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Donington Park Leisure Ltd v Wheatcroft & Son Ltd

314 words (1 pages) Case Summary

17th Jun 2019 Case Summary Reference this In-house law team

Jurisdiction / Tag(s): UK Law

Donington Park Leisure Ltd v Wheatcroft & Son Ltd [2006] EWHC 904



The tenant of a lease over a racing-circuit persuaded its landlord to allow it to use additional land for parking during a large event.  The parties later disagreed as to what terms had been agreed: what vehicles were permitted, what access points could be used, whether notice had to be given and whether the contract was assignable.


The issue was the extent to which the court could ‘fill in the gaps’ left by parties in contractual agreements.


The Hight Court held that the court can only imply terms into an agreement in limited circumstances. It cannot do so merely because the contract is unfair or unclear: the implication much be necessary to give business-efficacy to the contract, in circumstances where an ordinary person would think it obvious that the parties intended the implied term to be part of the agreement or would have agreed to it.

In this case, the contract was construed to exclude certain types of vehicles such as sewerage tankers.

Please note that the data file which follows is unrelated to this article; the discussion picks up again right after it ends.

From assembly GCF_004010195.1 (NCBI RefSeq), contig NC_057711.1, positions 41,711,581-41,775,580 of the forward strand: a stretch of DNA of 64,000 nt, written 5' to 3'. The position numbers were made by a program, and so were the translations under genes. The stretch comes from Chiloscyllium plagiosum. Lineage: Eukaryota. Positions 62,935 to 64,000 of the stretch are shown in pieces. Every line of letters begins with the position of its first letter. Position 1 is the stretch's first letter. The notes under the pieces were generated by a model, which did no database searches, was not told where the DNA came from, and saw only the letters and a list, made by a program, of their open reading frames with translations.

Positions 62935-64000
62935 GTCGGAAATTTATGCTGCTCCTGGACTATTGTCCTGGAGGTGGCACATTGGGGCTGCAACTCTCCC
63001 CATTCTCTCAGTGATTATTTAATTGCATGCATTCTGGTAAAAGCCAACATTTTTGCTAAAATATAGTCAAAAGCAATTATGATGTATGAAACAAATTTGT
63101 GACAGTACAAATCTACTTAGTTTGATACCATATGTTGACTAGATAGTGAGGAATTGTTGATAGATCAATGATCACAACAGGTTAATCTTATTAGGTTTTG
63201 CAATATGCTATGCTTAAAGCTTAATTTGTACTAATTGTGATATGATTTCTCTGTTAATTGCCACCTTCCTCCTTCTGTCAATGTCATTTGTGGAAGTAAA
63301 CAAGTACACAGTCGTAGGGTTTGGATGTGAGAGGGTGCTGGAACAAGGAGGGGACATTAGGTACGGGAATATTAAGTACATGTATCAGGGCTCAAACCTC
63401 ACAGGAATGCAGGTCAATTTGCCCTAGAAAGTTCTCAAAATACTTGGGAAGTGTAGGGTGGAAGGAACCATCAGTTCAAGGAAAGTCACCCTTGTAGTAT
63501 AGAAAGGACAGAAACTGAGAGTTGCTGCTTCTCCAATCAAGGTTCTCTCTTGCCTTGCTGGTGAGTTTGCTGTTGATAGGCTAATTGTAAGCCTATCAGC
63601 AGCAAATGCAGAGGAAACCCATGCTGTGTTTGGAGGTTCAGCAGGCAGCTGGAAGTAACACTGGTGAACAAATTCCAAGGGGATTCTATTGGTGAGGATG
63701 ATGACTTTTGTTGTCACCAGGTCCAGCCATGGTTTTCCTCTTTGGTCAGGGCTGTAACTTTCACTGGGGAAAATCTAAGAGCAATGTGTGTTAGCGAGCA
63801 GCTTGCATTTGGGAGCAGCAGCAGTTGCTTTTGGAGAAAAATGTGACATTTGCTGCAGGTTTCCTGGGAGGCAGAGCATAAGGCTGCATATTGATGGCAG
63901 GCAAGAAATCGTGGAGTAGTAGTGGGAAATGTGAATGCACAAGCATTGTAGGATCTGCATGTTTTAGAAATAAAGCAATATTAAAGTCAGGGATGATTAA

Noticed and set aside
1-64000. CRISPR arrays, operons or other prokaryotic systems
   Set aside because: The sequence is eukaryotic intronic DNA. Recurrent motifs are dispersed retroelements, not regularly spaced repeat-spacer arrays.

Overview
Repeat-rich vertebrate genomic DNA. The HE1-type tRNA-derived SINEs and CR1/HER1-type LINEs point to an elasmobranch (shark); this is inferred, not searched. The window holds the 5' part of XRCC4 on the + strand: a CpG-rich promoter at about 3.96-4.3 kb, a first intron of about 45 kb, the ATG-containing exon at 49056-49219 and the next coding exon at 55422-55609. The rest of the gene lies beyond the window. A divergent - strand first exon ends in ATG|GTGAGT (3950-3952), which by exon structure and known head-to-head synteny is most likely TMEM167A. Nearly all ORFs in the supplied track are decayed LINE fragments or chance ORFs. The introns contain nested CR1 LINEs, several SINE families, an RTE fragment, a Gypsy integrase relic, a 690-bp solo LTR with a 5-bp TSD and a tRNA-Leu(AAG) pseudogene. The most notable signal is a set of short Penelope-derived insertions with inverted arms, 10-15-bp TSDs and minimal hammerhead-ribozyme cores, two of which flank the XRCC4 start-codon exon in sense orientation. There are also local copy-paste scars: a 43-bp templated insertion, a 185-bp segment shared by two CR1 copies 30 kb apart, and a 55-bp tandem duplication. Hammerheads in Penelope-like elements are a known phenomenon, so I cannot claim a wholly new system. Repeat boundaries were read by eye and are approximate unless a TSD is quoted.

It was held that the tenant could make use of all access points even though this meant accessing even more of the landlord’s land: the principle of non-derogation of grant means that a party cannot grant a right and then render the exercise of that right impossible using technicalities.

The court thought that a term allowing for reasonable notice to be given could also be implied into the contract.

However, there was no indication as to what the parties intended in terms of whether the contract could be assigned, so the court refused to imply into the contract a non-assignability term.

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UK law covers the laws and legislation of England, Wales, Northern Ireland and Scotland. Essays, case summaries, problem questions and dissertations here are relevant to law students from the United Kingdom and Great Britain, as well as students wishing to learn more about the UK legal system from overseas.

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